Our Joyous Job

Sermon 1798 Luke 19.28-40 April 10, 2022

Sometimes it is hard to get the little ones to help out around the house. Picking up the toys seems beyond their mortal abilities. Maybe it’s a job for Superman, not them. Putting their dirty clothes in the laundry. As incomprehensible as Einstein’s theory of relativity. But when it comes to helping mom bake a cake with frosting, the volunteers form a line. Yes, it could be because everybody likes cake. Devil’s Food cake, marble cake, lemon cake, confetti cake. Some cakes are so good you have to have a party! But what takes the frosting is the frosting! Nothing better than licking the spoons, spatulas, beaters and even getting a whole hand into the mixing bowl! Good work, if you can get it.

If we are becoming nostalgic for the good old days of being four or five, this sermon is for us. The Lord has something just for us. Luke’s account of Jesus entering Jerusalem on Palm Sunday reveals

Our Joyous Job

1. Ready to go (28-35).

2. A crowd pleaser (36-37, 39-40)

3. Something in it for me (38).

Nobody likes to help when everything isn’t ready to go. That’s why a lot of church clean-up days go sour—some churches don’t think getting prepped and having the jobs and tools ready is a necessity. Going to the store to pick up a missing ingredient is taxing on the impatient. And humans are impatient.

Everything about Jesus’ entry into Jerusalem on Palm Sunday was ready to go. Take the donkey colt he was to ride upon.

“He sent two of his disciples saying to them, ‘Go to the village ahead of you, and as you enter it, you will find a colt tied there, which no one has ever ridden. Untie it and bring it here. If anyone asks you, ‘Why are you untying it?” tell him, “The Lord needs it.”’ Those who were sent ahead went and found it just as he had told them. As they were untying the colt, its owners asked them, ‘Why are you untying the colt?’ They replied, ‘The Lord needs it.’ They brought it to Jesus, threw their cloaks on the colt and put Jesus on it (28-35).”

Palm Sunday was to be Jesus’ triumphant entry into Jerusalem. The Old Testament prophet Zechariah had promised it. A thousand years before, glorious King David had ridden a donkey. Nobody was rich enough for horses back then. The Son of David would ride a donkey into the capital city. But Jesus, poor as he was, didn’t even have a donkey. He uses some of his divine power to see the future, see the village ahead of him. He knew there was a donkey there, just the kind he needed, a little donkey so small no one had ever thought of riding it. He knew the owners would let him use their donkey. Everything was ready to go. The disciples “found it just as he had told them.” They bring him the donkey.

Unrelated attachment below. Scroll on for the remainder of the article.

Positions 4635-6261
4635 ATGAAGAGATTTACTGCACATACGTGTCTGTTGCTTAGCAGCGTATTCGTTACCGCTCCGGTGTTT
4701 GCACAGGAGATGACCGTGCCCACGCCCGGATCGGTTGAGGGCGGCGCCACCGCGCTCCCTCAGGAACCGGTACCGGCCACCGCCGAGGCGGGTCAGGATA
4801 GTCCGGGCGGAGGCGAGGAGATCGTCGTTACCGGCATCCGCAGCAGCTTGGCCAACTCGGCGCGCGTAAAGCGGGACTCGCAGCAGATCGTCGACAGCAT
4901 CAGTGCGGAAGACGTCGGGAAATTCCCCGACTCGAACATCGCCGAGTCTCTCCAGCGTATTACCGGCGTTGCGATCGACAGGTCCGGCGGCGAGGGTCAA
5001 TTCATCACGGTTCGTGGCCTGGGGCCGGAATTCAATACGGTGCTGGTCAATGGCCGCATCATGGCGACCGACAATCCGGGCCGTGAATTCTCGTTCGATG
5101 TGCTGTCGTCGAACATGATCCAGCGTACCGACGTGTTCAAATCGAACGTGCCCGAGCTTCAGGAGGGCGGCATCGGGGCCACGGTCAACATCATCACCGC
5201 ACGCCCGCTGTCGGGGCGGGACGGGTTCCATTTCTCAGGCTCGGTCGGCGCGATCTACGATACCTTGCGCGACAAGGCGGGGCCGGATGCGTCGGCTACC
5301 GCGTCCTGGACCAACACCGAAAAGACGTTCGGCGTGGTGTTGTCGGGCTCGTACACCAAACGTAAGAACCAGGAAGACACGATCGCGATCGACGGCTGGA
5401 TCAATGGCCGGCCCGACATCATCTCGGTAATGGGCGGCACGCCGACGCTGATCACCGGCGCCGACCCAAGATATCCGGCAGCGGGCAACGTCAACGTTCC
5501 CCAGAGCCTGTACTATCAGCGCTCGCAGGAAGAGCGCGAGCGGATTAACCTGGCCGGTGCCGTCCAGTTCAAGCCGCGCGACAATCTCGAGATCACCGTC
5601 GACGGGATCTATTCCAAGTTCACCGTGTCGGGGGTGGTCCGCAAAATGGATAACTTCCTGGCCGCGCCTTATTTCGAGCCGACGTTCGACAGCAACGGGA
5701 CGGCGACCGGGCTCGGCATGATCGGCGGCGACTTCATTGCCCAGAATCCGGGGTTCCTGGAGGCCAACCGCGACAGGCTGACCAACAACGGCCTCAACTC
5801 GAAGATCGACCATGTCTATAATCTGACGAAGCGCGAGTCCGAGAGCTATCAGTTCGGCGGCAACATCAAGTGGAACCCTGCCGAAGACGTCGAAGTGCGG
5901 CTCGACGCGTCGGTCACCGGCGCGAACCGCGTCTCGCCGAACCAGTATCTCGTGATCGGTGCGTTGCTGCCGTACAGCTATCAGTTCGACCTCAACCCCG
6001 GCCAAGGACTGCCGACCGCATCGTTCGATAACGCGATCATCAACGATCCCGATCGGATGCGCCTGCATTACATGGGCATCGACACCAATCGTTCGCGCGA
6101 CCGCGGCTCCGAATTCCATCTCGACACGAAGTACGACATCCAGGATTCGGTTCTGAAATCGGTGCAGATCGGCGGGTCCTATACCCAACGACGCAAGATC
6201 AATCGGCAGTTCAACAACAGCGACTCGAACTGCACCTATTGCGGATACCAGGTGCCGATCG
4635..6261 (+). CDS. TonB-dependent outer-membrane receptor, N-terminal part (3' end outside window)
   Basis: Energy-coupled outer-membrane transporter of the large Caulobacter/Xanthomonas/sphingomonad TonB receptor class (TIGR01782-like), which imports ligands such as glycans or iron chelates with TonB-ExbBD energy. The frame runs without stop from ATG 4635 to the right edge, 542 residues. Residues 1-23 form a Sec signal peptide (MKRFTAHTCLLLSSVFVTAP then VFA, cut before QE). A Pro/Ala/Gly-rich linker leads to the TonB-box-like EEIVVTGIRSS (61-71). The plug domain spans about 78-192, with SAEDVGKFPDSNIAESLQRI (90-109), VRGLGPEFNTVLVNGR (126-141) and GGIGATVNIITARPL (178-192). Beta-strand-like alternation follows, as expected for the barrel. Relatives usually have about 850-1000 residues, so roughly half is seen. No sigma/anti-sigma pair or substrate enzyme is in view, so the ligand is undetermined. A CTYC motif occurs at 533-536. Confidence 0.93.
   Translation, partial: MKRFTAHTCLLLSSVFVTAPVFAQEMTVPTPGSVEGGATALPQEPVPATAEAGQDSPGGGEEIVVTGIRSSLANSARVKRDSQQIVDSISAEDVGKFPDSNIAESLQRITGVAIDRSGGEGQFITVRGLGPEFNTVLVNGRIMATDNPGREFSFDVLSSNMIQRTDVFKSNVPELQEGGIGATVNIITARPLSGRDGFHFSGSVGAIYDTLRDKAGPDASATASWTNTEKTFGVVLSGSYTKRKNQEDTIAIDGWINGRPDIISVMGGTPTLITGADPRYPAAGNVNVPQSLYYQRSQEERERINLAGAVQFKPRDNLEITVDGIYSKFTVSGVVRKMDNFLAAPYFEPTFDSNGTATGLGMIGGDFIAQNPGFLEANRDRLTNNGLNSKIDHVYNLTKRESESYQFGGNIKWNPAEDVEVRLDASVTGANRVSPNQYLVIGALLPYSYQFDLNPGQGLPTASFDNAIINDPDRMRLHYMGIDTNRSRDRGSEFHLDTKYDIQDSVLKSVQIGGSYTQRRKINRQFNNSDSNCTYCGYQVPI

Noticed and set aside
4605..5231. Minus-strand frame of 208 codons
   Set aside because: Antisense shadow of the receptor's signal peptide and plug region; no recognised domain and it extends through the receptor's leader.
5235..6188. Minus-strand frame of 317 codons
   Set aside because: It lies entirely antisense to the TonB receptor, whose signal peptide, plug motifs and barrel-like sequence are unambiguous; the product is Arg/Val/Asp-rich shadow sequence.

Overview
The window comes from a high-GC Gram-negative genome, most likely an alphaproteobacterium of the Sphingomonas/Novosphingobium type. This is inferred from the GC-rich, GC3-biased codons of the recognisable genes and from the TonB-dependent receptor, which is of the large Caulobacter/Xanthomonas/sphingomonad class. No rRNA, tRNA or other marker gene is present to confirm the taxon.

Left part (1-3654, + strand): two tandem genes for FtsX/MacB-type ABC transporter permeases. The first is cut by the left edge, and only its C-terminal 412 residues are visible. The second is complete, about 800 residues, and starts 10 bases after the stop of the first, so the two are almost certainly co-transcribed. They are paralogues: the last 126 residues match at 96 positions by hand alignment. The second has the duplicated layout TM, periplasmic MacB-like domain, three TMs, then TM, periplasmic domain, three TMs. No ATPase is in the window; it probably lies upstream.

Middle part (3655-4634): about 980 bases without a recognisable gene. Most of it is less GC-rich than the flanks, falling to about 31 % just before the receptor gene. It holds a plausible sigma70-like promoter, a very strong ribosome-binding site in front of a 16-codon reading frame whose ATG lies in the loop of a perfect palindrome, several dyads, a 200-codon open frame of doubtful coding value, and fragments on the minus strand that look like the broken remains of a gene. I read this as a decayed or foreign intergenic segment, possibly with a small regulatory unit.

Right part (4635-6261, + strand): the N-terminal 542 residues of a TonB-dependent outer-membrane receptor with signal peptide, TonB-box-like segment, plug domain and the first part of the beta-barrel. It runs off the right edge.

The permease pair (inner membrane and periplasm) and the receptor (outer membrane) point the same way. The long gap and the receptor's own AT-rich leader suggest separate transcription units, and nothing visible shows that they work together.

Now, go to the end of Luke’s Palm Sunday account. When the Pharisees object to the praise Jesus is receiving, he tells them, “‘I tell you,’ he replied, ‘if they keep quiet, the stones will cry out (40).’” Once again he is going to Zechariah’s words. The praise was ordained. The Holy Spirit had predicted the people would shout the Savior’s praises.

Everything was ready to go. Let’s start baking! No little boy would say it is a set-up. No little girl would say mommy is forcing her. Who would be that warped? But isn’t that exactly the way the devil and our sinful human nature look at praising our God? A set-up! Arm-twisting! What a slave driver God is!

Our God is so wonderful he works through our will. He didn’t tie Jesus’ hands. Jesus wanted to do this. “My food is to do the will of him who sent me,” Jesus told his disciples one day (John 4.34).” In the same way, God doesn’t force us. That’s what the devil does. Once he has an unbeliever in his power, they are remote controlled. Everything the devil, the wicked world and the sinful human nature wants them to do, that’s what they do. That’s the reason so many post-World War II thinkers believed life was absurd. We were trapped in it, unwitting agents of mischief and mayhem.

The life of a believer is far from absurd. Through the miracle of faith, the Holy Spirit puts a new heart within us, gives us a new will to guide us. That’s why we can have the same attitude as that of Christ, a servant attitude, a humble attitude, a godly attitude that will be crowned with glory. Those are the good attitudes and good deeds God has prepared in advance for us to do. We couldn’t have a joyous job without the Lord’s prior planning.

Our joyous job is a crowd pleaser.

So often people portray the life of Christians as a dour and sorrowful existence, one pail of tears after another, followed by a meal of dust and ashes. That sure doesn’t sound like the welcome Jesus received on Palm Sunday.